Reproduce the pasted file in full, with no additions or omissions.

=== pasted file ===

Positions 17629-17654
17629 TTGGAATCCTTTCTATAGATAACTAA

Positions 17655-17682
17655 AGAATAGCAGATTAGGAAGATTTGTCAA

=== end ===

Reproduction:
Positions 17629-17654
17629 TTGGAATCCTTTCTATAGATAACTAA

Positions 17655-17682
17655 AGAATAGCAGATTAGGAAGATTTGTCAA